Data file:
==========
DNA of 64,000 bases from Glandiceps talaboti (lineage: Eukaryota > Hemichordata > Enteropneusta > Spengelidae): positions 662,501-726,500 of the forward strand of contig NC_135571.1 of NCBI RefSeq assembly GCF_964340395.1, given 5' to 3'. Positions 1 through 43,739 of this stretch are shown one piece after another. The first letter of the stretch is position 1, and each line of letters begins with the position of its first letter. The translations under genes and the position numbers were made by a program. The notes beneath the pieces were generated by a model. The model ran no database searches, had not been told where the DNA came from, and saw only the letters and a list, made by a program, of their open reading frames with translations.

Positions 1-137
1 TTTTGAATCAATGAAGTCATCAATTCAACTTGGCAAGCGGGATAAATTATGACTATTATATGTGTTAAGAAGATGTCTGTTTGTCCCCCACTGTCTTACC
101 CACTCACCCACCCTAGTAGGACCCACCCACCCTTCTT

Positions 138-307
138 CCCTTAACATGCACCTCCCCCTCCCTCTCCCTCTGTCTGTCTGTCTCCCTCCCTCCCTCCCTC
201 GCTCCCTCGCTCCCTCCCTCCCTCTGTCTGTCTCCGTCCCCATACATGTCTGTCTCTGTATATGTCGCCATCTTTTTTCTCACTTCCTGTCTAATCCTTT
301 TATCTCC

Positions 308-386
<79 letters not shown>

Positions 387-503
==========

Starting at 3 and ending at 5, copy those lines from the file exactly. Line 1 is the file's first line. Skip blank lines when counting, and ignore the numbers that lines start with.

1 TTTTGAATCAATGAAGTCATCAATTCAACTTGGCAAGCGGGATAAATTATGACTATTATATGTGTTAAGAAGATGTCTGTTTGTCCCCCACTGTCTTACC
101 CACTCACCCACCCTAGTAGGACCCACCCACCCTTCTT

Positions 138-307